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Stoke-on-Trent City Council (the council) appointed Pennington Choices to provide independent and impartial advice and to support the council to manage a detailed options appraisal of the delivery mechanisms for the future provision of the Council’s housing and public buildings repairs and maintenance services. At the time, their arrangement with Kier-Stoke was less than two years from expiry. The commission set out specific requirements that were split in to two parts as follows: Part A: Support the delivery of a robust options appraisal of four identified delivery mechanisms; Support and inform a clear and costed recommendation for how the council should deliver the repairs and maintenance services when the current arrangement ends in February 2018; Support and inform the development of an implementation plan for the preferred option identifying key milestones and the resources required. Part B: Support council officers, as required, to develop the preferred option; Support the reporting process through Cabinet and ready the council for implementation once the preferred option is approved by Cabinet.

The Challenge

The Council wanted Pennington Choices to evaluate and appraise four potential delivery mechanisms, cost and design the implementation of the most suitable one, and support the delivery of the recommendations to the Council’s Cabinet. In doing so, we were required to understand the merits and shortfalls of each option, as well as evaluate how well they would operate in reality when considered in the context of the Council’s long-term strategic objectives. When establishing a view of how the future service should operate we understood the importance of defining objectives which were locally relevant, achievable and cost effective. For example, it was important that tender opportunities were promoted to Stoke based small and medium enterprises (SMEs) and that the local supply chain was engaged as part of the chosen delivery mechanism.

What We Did

A phased approach to the study was deployed, which was undertaken collaboratively with a group of senior officers, connected with the service. In summary this involved: Developing a clear, shared and agreed vision for the sort of service that the council wants to operate in the future. The intention of this is to be specific, clear and precise, while local and relevant, taking into account local constraints and issues. Reviewing the existing service using a combination of analytical tools and assessing the capacity of the organisation to change and meet the vision. Determining the ‘gap’ between where the service is and where it wants to be. Evaluation of the options for closing this gap and more generally meeting the ambitions of the council as set out in the brief. Drawing conclusions, reality testing these and producing the outputs required by the brief. The report we submitted to the Council then allowed them to consider the future of the service at a strategic level, whilst gaining an understanding of the present service and the challenges that it faces. In doing so, the Council would be able to choose the best option address these issues and hence take the service forward and meet the needs of tenants and the Council’s wider corporate ambitions. The report was also supported by a technical appendix that contained a detailed financial analysis of the current services performance against that of other comparable organisations. The analysis covered the following areas: Cost review of direct and indirect costs across various applicable work streams. Benchmarking analysis specific to direct labour organisations and commercial organisations carrying our similar activities. Productivity analysis of current performance vs. optimal expected performance.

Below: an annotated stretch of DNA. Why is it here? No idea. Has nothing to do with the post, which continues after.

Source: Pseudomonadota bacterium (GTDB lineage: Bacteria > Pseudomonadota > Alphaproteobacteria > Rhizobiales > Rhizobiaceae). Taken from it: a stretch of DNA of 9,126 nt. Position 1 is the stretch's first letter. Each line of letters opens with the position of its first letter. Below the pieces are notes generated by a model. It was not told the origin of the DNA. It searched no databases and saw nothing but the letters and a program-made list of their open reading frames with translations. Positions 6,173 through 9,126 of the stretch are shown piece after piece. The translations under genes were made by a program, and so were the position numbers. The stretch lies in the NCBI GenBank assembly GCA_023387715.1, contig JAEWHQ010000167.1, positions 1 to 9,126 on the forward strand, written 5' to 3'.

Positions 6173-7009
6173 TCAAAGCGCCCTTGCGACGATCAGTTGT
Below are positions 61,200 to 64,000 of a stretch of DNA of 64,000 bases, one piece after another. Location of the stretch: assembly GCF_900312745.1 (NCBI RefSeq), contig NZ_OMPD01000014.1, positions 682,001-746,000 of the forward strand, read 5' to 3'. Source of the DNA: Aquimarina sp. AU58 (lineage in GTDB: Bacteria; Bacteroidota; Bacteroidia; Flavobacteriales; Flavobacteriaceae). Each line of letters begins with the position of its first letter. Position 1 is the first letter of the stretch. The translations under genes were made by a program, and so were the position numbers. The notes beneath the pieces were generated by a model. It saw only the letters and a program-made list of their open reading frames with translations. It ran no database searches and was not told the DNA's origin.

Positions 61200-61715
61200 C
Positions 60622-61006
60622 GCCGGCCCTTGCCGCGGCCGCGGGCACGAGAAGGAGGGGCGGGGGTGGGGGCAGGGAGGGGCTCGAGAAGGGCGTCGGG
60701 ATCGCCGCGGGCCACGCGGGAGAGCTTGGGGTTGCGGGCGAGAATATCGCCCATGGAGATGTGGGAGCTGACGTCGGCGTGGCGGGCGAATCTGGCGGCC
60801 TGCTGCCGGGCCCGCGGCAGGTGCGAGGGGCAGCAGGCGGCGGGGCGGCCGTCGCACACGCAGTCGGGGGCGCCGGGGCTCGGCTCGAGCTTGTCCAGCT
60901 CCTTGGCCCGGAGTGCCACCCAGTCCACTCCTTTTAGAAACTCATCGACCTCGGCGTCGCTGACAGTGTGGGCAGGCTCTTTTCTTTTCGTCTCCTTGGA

Our Achievements

The principle aim of this piece of work was to provide the Council with an idea of how to best deliver their new repairs system based on all of the considered options. Our final report presented a detailed theoretical, financial, and operational analysis, which allowed each option to be studied at a strategic level. The resulting recommendation was that the Council should establish a wholly owned subsidiary to deliver their repairs and maintenance service. Our concluding recommendations were organised in to a number of key themes which had to be addressed in order for the new arrangement to succeed, these were: Service delivery arrangements Format of the Wholly Owned Subsidiary Service offering Implementation By evaluating the recommended option in conjunction with the Council’s vision, objectives and priorities, as well as the current commercial model, we were able to help Stoke to fully define the goals that would achieve their desired outcomes, and in turn what the most appropriate delivery model would be. As a result the Council were able to make an informed and evidence based decision whilst knowing that the relative advantages and disadvantages of each option had been appropriately analysed, and the feasibility determined. Since its inception, Unitas has received a lot of positive coverage in the media and we are proud of the role we played in making this happen. Steve Wilson, the Operations Director of Unitas, recently stated in The Guardian that staff productivity had risen by 15% since the creation of the WOS. Whilst Carl Brazier, the Director of Housing and Customer Services, reported to Inside Housing that the cost of repairs per property had dropped from £1171 to £870 within the first since months of Unitas being launched, which represents a saving of 26%.